WILKES-BARRE — Melissa Lowery, of Nanticoke, rides the bus and pays a fee every day.
So it was a welcome change Thursday when she found out the usual fare was waived.
“It’s always great to get free things,” said Lowery. “The bus is so convenient, having it free is an added bonus.”
The Luzerne County Transportation Authority took part in the 13th annual Dump the Pump Day, a national effort to encourage people to utilize public transportation by offering free rides.
Festivities were held at the James F. Conahan Intermodal Transportation Center to mark the occasion, including contests for bus passes.
And throughout the morning, community leaders rode buses to highlight the importance of public transportation.
Eric McKitish, marketing director at the Wilkes-Barre/Scranton International Airport, rode the bus to the airport near Avoca.
“I think the day is a great way to see an alternative to transportation, especially in eastern Pennsylvania,” said McKitish. The airport is partners with both LCTA and Martz, which deliver people to the airport daily.
Amanda Hoprich, marketing director for the Wyoming Valley Mall, boarded the bus early in the morning at the mall and later arrived at the Intermodal Center.
“I think the day grows awareness,” said Hoprich. “Maybe today someone hopped on the bus because they don’t have to pay for it, but they start to realize how easy it is to navigate and get anywhere you need to be in the valley.”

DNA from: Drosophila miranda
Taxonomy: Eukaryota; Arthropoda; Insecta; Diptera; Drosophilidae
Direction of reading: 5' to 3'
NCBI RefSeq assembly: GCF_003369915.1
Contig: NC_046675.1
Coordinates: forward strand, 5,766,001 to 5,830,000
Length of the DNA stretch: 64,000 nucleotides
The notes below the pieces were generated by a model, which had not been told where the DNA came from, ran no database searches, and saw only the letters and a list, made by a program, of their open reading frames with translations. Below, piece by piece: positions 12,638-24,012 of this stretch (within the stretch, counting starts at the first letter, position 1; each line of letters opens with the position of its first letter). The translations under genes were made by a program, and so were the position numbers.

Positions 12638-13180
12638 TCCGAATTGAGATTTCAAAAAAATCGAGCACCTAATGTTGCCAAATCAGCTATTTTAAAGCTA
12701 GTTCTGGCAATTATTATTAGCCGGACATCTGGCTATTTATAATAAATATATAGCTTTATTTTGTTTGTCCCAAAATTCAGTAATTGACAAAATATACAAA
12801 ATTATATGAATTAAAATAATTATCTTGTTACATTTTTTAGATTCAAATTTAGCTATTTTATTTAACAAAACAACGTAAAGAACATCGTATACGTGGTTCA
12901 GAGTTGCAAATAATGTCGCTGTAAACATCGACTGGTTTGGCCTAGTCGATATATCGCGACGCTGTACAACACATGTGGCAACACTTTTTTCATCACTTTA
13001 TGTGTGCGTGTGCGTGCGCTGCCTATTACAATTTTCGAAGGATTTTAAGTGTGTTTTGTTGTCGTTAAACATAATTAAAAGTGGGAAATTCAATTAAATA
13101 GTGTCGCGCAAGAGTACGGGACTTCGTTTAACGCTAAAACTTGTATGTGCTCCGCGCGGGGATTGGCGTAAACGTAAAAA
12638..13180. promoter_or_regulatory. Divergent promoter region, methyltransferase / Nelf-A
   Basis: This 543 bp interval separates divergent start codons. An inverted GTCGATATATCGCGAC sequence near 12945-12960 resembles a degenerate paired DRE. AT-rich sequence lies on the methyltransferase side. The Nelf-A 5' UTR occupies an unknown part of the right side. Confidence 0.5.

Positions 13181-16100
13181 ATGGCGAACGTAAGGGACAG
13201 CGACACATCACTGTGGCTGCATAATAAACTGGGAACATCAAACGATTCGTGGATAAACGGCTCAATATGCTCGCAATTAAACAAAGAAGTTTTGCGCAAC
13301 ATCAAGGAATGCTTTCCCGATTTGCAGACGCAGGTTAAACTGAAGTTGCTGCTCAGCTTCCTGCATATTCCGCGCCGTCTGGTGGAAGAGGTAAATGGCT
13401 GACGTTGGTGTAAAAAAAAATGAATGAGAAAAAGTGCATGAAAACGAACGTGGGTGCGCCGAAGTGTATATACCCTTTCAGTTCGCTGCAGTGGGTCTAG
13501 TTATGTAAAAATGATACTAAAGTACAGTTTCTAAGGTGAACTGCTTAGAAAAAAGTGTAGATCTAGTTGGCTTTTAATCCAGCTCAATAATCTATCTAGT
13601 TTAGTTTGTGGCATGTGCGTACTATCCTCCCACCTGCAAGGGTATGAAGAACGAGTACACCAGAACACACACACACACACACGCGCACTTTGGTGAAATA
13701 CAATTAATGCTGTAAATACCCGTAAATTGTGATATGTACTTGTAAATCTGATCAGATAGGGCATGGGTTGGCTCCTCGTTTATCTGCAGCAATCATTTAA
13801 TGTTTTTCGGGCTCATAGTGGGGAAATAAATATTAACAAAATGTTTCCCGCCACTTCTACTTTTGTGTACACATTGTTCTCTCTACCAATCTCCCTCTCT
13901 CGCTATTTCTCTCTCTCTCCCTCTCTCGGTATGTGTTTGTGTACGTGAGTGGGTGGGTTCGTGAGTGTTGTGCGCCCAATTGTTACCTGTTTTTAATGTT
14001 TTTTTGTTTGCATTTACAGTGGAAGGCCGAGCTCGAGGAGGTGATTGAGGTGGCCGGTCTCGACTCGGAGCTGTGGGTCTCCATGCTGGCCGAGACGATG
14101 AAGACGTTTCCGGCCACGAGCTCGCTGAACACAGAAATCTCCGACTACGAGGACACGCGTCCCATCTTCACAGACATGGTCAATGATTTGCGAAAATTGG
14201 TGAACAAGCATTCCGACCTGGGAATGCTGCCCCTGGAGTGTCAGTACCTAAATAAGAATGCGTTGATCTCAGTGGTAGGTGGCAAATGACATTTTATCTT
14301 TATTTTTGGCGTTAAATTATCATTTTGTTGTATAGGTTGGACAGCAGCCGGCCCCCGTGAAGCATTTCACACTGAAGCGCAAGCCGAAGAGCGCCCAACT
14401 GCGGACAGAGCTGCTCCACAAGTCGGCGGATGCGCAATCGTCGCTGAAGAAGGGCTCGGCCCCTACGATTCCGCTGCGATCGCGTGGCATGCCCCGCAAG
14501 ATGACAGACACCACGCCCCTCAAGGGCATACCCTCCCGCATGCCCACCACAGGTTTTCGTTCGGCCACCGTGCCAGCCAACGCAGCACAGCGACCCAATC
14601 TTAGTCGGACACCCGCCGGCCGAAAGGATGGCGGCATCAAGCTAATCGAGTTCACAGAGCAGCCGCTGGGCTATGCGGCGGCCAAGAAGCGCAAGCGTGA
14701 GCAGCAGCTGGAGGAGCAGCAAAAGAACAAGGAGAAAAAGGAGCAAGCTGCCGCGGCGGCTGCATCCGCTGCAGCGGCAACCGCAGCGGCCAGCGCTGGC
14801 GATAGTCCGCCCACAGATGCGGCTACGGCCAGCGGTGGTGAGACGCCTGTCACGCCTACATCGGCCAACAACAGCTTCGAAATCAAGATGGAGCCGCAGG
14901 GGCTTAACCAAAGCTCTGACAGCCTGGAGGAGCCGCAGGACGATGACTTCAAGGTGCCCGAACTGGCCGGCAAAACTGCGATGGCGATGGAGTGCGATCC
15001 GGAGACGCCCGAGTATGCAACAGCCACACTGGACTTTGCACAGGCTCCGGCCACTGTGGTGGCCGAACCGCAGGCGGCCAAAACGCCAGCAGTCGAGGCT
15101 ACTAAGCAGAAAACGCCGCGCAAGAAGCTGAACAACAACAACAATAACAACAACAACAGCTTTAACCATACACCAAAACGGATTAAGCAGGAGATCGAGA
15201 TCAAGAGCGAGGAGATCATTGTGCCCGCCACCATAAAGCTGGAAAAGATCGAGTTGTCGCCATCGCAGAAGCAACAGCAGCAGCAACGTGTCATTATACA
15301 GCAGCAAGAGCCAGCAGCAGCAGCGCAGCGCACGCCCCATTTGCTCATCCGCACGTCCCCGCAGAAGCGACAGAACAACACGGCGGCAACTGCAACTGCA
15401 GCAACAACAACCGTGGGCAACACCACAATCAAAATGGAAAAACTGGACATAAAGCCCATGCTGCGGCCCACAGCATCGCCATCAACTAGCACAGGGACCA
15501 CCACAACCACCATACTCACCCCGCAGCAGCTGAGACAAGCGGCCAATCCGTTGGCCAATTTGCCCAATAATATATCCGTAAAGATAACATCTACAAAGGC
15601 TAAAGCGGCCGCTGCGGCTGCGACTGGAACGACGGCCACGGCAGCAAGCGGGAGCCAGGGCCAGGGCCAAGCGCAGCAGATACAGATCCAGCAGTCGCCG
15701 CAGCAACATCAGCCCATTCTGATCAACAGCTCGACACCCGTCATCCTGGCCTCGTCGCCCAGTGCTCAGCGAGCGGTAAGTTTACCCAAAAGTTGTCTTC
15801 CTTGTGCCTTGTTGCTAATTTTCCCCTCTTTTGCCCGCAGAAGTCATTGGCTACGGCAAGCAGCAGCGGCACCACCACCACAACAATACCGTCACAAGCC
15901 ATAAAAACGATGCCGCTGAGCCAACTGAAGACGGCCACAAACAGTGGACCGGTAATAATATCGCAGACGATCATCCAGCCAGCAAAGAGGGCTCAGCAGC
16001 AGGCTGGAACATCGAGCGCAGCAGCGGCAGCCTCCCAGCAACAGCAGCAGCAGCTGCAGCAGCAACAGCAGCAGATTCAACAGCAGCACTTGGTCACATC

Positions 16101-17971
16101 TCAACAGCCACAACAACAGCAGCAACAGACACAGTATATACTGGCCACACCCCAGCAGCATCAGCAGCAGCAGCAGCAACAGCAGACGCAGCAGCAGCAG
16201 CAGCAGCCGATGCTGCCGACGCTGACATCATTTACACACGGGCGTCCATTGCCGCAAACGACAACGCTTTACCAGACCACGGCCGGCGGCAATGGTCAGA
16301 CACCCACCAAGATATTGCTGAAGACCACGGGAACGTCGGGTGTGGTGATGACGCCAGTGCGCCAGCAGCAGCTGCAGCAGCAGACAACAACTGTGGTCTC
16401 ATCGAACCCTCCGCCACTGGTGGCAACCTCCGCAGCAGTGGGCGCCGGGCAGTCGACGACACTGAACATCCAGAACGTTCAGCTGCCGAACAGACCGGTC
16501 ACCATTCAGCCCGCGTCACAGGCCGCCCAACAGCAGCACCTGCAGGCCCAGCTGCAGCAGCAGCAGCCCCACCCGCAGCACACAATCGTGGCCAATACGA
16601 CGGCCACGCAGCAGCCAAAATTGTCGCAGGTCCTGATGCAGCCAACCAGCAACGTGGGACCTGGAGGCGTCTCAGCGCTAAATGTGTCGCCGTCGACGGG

Tony Brooks, Wilkes-Barre councilman, took time to explain how public transportation brings business to the city.
“What’s great is that all public transportation comes down to downtown Wilkes-Barre,” said Brooks. “We just had a report on what the No. 1 thing people do in Wilkes-Barre, and it is eat at restaurants. We have 40 different restaurants here.”
Norm Gavlick, the executive director of LCTA, spoke about the importance of the day for the local bus system.
“It’s important to get the word out about public transit,” said Gavlick. “Just to make people aware of where the buses go, and where you can get to using public transit.”
Melissa McCormick, of Hanover Township, initially wasn’t aware the fee was waived when she came to the bus station.
“I have a license. But the reason I don’t drive is because public transportation gets you where you need to go, and it’s much easier,” she said.
Dump the Pump Day, sponsored by American Public Transportation Association, started in 2006 due to high gas prices. According to a report by APTA, individuals in a two-person household can save approximately $9,894 annually by using only one car.